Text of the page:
This pattern is a vintage out of print pattern, circa 1950’s. It won one of my monthly polls on my old website back in 2006. When I started the project, I was unsure of what fabric I would use for it, but I eventually settled on a poly charmeuse that looks very much like silk. It has a faint print that looks like a rubbed on/dyed black lace effect.
Vintage patterns tend to run very true to sizing, are more consistent (in my opinion) in sizing than modern patterns. As I could expect, this size was going to be too big in the shoulders and torso. I am a petite and I’ve grown accustomed to certain “standard” alterations for my stature.
Vintage instructions tend to also have vintage techniques. They also are usually very good. I adapt them as I go along, using fusible interfacing where I can, and serging where appropriate. Sometimes they won’t have layouts for your fabric (if they are old enough, they may only have a layout for 35″ fabric! Fabric came in wider and wider yardages as time progressed … they wouldn’t hesitate to piece something back then)
In order to figure just how much I need to take out, and where, I went ahead a worked up a muslin. The images of the muslin and alterations are below.
It was pretty obvious that I would need to take out length from both the torso and the skirt. Additionally, I wanted to lower the neckline. Both of these would require analysis before attempting the alteration. Here is how I analyzed the pieces.
- Take all pleat lines and extend them outward to find where they converge (are they really darts?).
- On the bodice, these pleats did not converge on the pattern piece, therefore I had two options.
- Move them closer together as I lowered the neckline.
- Remove one of them altogether
I chose option #1… I was lowering the neckline by 1″, so I moved them closer together by approximately 1/4 inch each.
- On the skirt the problem was different altogether. They converged on the pattern piece. I would need to make sure that they also converged on the pattern piece once shortened. Here is what I did…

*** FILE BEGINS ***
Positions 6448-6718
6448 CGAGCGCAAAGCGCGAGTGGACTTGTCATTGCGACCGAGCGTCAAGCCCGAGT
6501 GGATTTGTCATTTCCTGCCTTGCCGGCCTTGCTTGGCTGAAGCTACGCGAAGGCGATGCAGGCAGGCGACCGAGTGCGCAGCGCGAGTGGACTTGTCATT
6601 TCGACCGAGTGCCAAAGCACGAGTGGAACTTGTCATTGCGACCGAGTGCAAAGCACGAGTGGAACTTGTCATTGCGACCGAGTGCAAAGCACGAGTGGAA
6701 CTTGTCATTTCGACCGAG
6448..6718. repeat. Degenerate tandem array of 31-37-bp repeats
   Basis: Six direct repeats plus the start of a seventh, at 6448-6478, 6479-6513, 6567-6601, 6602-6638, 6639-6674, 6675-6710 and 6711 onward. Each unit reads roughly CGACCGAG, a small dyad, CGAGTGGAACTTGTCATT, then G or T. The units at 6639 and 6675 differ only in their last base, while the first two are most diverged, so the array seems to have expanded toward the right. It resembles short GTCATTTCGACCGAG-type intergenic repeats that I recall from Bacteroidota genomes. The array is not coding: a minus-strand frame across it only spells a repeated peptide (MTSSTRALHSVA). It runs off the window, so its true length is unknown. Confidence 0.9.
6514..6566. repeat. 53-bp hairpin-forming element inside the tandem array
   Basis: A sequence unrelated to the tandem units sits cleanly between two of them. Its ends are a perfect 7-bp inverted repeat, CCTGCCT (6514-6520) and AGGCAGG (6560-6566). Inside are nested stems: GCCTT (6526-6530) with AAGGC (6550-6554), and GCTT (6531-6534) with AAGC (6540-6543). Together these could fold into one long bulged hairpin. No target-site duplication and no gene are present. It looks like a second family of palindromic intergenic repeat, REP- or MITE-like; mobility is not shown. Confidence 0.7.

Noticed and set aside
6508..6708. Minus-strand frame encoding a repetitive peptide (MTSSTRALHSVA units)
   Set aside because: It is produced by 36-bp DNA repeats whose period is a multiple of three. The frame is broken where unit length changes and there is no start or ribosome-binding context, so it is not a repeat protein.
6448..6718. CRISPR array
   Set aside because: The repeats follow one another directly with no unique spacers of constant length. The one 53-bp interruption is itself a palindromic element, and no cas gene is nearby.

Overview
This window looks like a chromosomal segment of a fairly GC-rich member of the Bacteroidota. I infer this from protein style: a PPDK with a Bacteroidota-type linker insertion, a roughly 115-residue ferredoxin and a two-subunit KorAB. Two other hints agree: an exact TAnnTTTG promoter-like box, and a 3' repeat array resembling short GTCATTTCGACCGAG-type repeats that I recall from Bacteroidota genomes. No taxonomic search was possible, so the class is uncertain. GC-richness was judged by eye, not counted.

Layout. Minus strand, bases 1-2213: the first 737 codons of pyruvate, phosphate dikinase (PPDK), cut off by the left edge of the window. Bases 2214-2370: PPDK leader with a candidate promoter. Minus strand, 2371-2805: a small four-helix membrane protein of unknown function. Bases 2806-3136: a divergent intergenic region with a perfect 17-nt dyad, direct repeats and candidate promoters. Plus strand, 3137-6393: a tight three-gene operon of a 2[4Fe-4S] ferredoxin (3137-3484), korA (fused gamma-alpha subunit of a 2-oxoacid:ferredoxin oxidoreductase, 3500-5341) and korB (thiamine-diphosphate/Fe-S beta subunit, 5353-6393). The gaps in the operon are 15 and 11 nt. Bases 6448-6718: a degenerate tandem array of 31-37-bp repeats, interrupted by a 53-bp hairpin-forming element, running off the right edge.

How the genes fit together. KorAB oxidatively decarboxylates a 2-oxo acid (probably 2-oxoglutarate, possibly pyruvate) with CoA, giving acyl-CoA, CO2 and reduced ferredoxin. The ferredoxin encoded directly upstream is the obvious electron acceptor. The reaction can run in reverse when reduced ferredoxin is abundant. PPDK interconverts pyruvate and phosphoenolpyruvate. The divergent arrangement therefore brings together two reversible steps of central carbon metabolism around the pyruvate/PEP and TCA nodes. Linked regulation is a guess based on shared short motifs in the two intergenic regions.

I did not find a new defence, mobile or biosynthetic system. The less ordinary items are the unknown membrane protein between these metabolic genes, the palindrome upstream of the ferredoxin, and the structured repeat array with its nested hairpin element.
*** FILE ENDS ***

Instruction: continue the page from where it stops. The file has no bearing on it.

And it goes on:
- Shortened the pattern piece
- Extended out the lines of the tucks to see if they still converged on the piece
- If they did not, chose a point on the pattern piece that would be suitable, and then changed the angle of the tucks to conform to it.
Another problem I had with the muslin was the shoulders. They were too wide. In the photo below, I’m marking the armhole for moving (keep in mind that this is a minor alteration, there are better ways to do this if you must make a significant change)… In the photos, I have cut the pattern for alteration and pivot …. and finally, rejoined the piece (notice how I had to redraw the distorted lower corner).
Below there is another photo where I am applying the alteration of the shoulder to the back piece.
With this new pattern, I assembled a wearable muslin out of some vintage 80’s fabric. I found the sides to be a bit loose, and took them in. until the fit was good in front … However … You will notice that the back fits rather snug. I decided to let the back out via shaping the darts in the final version.
The photo of the wearable muslin is below:
If you browse my gallery, you will notice that I took a few different shots of the dress for your perusal…
I wore this dress to my company holiday party last December (yes, it took me that long to get around to reviewing it). I wore my hair in a 40’s style, bright red lipstick, and fishnet stockings (the heels are in the photo). I was so up against the deadline on this one that I was actually hemming it in the office before going to the restroom to get ready!! It was an immediate hit. I felt so glamorous wearing it, too!
This pattern has lovely drafting, and a distinctive vintage vibe … however alter it can be difficult, and on the fly changes in the techniques may be necessary for modern equipment.
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